What the Truck? The Glue of our National Identity is The Chip Truck

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Ballygiblin chef Dusty Pettes said on Facebook today:

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If the Kingston area is called the 1000 Islands Region I think The Carleton Place area should be called The 658 Chip Wagons Region.

In Ontario, chip trucks are everywhere, yet their place in culinary history is a mystery. Over 63% of a chip stand’s sales are french fries, and if you’re asking for the nutritional breakdown, you’re not their core customer. Did you know chip trucks were illegal in Montreal until 2013?

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Montreal finally lifted its 65-year-old, prohibition-style ban on street food/chip trucks in 2013. The Montreal ban on food carts dates back to 1947, when the city banished its “chip” wagons on the grounds they spread litter, flouted traffic rules and unfairly competed with small businesses. Think of the job Creation and Additional Revenue it created in Quebec:

1. 400 new jobs for street vendors
2. 400 new licenses for street vendors
3. 400 new licenses for the push carts
3. A new Quebec government department: Office de la push carte de snack
5. 6 new companies to create “Le push cartes”
6 6. people to investigate how certain “push carte” vendors got the choice spots in Montreal after paying their extra 3%

What is our fascination with chip wagons and those sizzling golden crispy morsels that enfold the fluffy potato inside? Is it be lingering insatiability our Irish ancestors endured during the potato famine? Or perhaps, as Collingwood writer Ian Chadwick thinks, they are what gels our sense of Canadian nationhood.
“There is one single, unifying element that defines our Canadian culture in absolute terms,” writes Chadwick, “a skein that runs through the warp and weft of the Canadian psyche. It’s not our language, not our universal social programs. . . It’s not even the animosity we hold each other in — the bipolarization of English versus French, east versus west, everyone versus Ontario. No, — it’s the chip wagon.”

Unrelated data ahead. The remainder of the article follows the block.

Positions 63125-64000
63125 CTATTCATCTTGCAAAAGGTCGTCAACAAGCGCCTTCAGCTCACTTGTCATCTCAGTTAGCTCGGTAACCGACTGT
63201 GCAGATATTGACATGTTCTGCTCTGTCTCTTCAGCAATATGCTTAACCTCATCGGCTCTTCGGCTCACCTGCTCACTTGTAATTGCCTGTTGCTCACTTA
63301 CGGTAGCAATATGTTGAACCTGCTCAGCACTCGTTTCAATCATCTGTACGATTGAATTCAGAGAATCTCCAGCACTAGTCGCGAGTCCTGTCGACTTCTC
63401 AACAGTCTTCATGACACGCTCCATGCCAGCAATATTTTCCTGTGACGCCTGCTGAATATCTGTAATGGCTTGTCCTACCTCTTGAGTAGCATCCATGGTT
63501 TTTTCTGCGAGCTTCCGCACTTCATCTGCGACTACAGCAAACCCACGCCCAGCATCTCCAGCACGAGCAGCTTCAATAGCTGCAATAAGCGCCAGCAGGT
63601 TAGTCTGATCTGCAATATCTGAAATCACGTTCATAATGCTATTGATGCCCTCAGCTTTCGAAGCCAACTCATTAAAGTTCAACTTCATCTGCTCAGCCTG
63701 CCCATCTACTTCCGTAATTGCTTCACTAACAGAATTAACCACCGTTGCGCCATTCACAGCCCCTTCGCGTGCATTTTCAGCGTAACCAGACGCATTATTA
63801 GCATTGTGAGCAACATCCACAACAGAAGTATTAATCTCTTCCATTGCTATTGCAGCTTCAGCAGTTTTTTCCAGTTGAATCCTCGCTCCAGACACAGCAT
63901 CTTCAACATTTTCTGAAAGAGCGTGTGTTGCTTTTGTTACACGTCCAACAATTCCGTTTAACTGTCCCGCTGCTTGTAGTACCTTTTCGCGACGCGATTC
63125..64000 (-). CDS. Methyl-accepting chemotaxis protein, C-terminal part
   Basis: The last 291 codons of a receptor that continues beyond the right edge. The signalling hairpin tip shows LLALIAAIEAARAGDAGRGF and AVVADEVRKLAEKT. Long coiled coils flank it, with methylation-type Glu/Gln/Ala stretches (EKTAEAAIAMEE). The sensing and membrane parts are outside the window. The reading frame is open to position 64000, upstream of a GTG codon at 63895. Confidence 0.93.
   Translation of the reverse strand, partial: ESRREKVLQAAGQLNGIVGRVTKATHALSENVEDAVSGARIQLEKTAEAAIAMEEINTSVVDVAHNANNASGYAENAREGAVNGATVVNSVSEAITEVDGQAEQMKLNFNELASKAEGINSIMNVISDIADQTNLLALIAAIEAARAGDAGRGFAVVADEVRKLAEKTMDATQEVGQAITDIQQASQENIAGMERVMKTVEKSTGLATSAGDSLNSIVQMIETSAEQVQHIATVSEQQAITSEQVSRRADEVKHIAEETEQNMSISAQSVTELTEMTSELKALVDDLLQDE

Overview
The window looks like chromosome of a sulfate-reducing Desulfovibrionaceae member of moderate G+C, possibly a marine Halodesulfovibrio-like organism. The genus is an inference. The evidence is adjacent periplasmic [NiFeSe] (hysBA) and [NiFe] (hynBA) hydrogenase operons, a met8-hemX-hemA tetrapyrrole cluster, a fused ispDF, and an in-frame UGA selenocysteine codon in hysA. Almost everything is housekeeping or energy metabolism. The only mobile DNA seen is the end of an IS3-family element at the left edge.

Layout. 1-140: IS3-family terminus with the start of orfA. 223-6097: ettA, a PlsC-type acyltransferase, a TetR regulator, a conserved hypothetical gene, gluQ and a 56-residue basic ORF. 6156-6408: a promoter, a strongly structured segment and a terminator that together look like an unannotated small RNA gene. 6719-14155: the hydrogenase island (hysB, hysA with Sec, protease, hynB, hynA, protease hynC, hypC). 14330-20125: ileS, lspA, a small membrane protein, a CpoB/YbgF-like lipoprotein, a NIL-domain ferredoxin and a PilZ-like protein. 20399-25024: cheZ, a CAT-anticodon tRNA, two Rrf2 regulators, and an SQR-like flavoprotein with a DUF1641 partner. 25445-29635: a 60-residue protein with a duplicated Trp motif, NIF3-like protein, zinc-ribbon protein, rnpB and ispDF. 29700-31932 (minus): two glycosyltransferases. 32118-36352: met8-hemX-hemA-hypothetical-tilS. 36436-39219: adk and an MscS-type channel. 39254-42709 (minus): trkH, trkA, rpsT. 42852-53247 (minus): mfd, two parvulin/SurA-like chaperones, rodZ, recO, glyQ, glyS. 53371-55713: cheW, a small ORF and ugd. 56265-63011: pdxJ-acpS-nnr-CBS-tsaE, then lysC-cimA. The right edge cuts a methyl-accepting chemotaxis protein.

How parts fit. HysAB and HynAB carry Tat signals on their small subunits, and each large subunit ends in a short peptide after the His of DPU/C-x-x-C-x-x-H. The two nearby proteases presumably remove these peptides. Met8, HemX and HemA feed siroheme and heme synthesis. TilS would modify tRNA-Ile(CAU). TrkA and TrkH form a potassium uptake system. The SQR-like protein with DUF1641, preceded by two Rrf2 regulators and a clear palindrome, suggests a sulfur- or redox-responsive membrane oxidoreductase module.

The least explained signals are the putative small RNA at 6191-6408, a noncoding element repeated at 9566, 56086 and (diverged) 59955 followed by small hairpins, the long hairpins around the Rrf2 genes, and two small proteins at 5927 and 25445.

Chip trucks are “so ubiquitous, so familiar, that people just don’t see the historical aspects,” laments the Canadian culinary history expert. Honestly there has got to be some probably cultural funding for this somewhere.

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The pictures from Cravings Food Truck on Highway 7 where yet another Poutine was sampled. Sampling is all I can do now I swear. They have such a unique menu from Newfoundland Poutine, Schnitzel, Nordic Hot Dog, Vienna Burger, Gluten Free Fish Taco that it is worth a stop that’s for sure. Such nice people too! Someone had told me their Poutine Sauce had a kick to it. It’s actually reminiscent of the original french fry sauce I enjoyed as a teen in Quebec on my Patates Avec Sauce. It’s the real deal!

Cravings, 10451 Highway 7, Carleton Place K7C 0C4
TWITTER CRAVINGS FOOD TRUCK

Related reading:

In Memory of Mike Moldowan — The Man Behind the Fries

Flippin’ Sweet — School’s Out For The Summer at Law & Orders!

Treat Them Like Potato Kings — The Potato King

Buds Has the Spuds in Carleton Place!

Law & Orders — A Little Slice of Heaven on The Side of the Road

Where Can You Eat for $5 in Carleton Place on Victoria Day Weekend?

Update: Maryanne L. Oney has closed her chip truck and wishes to thank everyone who supported her. She said it was very hard to close it as I enjoyed it very much and the people who did show loved our food. Hugs to her.

From Kaladar to Carleton Place – The Spud Box is Open!

About lindaseccaspina

Before she laid her fingers to a keyboard, Linda was a fashion designer, and then owned the eclectic store Flash Cadilac and Savannah Devilles in Ottawa on Rideau Street from 1976-1996. She also did clothing for various media and worked on “You Can’t do that on Television”. After writing for years about things that she cared about or pissed her off on American media she finally found her calling. She is a weekly columnist for the Sherbrooke Record and documents history every single day and has over 6500 blogs about Lanark County and Ottawa and an enormous weekly readership. Linda has published six books and is in her 4th year as a town councillor for Carleton Place. She believes in community and promoting business owners because she believes she can, so she does.

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